According to the data, there were more than 10 million kilograms of substances covered by QACs in laundry and dishwashing detergents in Canada alone in 2017.

In light of the worrying data on QACs, researchers recommend eliminating the use of QAC in products where it is unnecessary or whose effectiveness has not been proven, and that regulations on the disclosure of QAC in products be tightened.

“Drastic reductions in many uses of QACs will not spread COVID-19,” said Carol Kwiatkowski, co-author and researcher at the Green Science Policy Institute, in the press release. “In fact, it will make our homes, classrooms, offices and other shared spaces healthier.”

So how can you tell if your cleaning products contain QACs?

Shapiro said benzalkonium chloride is a common QAC in cleaning products for consumers to look out for, and labels may list other chemicals ending in “ammonium chloride” or something similar.

“You can recognize these because they (often) have the name ammonia,” she said.

Those who are concerned should know that not all cleaning products contain QACs.

“So there are options. First, remember soap and water? Soap and water is probably one of the best sanitizers we can use,” Shapiro said.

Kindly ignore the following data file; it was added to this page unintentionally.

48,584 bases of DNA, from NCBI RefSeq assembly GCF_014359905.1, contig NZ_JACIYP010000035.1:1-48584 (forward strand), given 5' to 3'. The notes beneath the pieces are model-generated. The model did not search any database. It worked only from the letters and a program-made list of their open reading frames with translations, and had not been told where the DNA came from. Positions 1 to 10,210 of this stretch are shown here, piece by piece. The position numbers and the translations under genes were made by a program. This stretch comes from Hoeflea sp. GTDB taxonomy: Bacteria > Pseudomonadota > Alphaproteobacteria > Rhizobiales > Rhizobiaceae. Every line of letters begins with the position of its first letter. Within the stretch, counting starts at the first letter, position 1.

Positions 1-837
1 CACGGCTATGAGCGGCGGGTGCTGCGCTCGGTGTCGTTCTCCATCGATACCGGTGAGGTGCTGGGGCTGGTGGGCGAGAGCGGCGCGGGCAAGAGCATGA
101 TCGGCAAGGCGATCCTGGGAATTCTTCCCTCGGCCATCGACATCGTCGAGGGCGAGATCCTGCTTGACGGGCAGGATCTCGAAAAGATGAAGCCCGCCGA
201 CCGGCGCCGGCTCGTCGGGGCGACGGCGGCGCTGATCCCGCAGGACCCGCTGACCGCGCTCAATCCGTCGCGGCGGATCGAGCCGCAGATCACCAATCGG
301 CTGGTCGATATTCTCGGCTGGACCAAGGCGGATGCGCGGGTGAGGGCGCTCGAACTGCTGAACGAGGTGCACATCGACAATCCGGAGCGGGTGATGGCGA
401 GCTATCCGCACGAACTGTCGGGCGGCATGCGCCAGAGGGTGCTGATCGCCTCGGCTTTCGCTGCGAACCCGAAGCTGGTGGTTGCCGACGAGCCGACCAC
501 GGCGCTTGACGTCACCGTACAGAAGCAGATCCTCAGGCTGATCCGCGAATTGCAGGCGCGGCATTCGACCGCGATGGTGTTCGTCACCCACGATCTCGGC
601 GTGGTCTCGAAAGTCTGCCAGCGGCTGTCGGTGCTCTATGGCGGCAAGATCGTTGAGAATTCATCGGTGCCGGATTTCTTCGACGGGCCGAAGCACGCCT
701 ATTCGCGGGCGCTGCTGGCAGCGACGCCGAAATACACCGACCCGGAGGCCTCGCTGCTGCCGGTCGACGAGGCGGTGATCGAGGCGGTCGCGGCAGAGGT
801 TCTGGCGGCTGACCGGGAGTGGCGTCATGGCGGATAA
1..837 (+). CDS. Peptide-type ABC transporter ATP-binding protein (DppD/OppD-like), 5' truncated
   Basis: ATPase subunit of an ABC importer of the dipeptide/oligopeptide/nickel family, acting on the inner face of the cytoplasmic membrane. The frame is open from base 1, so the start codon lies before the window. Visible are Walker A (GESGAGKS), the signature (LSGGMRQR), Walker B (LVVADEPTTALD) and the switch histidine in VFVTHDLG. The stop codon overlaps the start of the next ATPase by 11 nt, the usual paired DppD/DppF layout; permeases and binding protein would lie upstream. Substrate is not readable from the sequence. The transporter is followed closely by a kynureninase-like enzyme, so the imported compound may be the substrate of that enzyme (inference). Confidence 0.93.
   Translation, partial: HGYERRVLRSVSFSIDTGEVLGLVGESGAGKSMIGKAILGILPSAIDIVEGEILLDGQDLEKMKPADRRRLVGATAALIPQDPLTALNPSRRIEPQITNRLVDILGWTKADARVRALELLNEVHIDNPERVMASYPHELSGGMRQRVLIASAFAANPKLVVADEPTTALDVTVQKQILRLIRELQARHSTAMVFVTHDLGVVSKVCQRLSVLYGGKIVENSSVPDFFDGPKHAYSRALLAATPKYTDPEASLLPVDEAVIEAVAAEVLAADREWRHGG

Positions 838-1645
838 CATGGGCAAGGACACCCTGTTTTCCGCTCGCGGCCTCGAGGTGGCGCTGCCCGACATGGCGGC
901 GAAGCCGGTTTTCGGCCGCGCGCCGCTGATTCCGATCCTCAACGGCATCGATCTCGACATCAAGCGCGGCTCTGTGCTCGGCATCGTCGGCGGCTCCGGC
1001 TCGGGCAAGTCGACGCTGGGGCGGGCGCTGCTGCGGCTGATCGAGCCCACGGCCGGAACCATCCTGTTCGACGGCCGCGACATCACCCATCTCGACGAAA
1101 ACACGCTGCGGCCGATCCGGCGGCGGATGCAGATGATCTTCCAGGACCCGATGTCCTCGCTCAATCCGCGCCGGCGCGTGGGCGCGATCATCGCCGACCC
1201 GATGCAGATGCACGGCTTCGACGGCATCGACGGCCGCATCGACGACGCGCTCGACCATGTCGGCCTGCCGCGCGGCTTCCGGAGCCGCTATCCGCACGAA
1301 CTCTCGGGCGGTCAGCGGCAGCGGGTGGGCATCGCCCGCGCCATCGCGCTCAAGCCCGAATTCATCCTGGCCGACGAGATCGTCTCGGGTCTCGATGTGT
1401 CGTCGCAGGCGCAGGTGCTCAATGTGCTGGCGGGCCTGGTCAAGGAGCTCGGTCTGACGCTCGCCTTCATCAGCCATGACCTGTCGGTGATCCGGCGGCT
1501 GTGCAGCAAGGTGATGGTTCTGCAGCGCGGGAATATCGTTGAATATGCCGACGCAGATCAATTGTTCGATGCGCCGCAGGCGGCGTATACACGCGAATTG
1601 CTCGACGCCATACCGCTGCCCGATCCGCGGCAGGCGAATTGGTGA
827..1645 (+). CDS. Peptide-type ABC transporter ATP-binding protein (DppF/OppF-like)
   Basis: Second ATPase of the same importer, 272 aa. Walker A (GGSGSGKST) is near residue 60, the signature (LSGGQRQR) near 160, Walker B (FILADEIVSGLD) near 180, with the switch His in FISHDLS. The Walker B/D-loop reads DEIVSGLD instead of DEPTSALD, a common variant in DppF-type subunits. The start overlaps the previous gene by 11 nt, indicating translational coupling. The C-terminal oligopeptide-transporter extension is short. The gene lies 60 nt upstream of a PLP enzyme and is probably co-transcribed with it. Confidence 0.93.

The study’s press release also included a list of safe cleaning products, which have been evaluated by the Toxics Use Reduction Institute (TURI) with the University of Massachusetts Lowell, that consumers can turn to instead of products with QAC:


All Purpose Antibacterial Cleaner – Method Products Inc

Arm And Hammer Essentials – CR Brands Inc.

Comet Disinfectant Bathroom Cleaner – The Proctor & Gamble Company

Lysol® Bathroom Cleaner – Reckitt Benckiser LLC

Lysol® Neutra Air® 2 in 1 – Reckitt Benckiser LLC

Purell Professional Surface Sanitizer – GOJO Industries Inc

Kaboom – Church & Dwight Company Inc

Clorox Commercial Solutions® Clorox® Disinfectant Bio-Stain & Odor Remover – Clorox Professional Products Company

Lysol Multipurpose Cleaner – Reckitt Benckiser LLC

Clorox Pet Solutions Sanitizing Stain & Odor Remover Advanced Formula – The Clorox Company

Envirocleanse A – Envirocleanse LLC

Cleansmart – Simple Science Limited

Scrubbing Blows – SC Johnson & Son Inc

Windex Disinfectant Cleaner – SC Johnson & Son Inc

Force of Nature Activator Capsule – HCl Cleaning Products LLC

For the full list, including products for commercial, institutional, industrial, and residential use, visit the TURI website here.

TURI notes that products are included in the list based on whether their active ingredient is considered safer, and that they “do not endorse specific products or vendors.”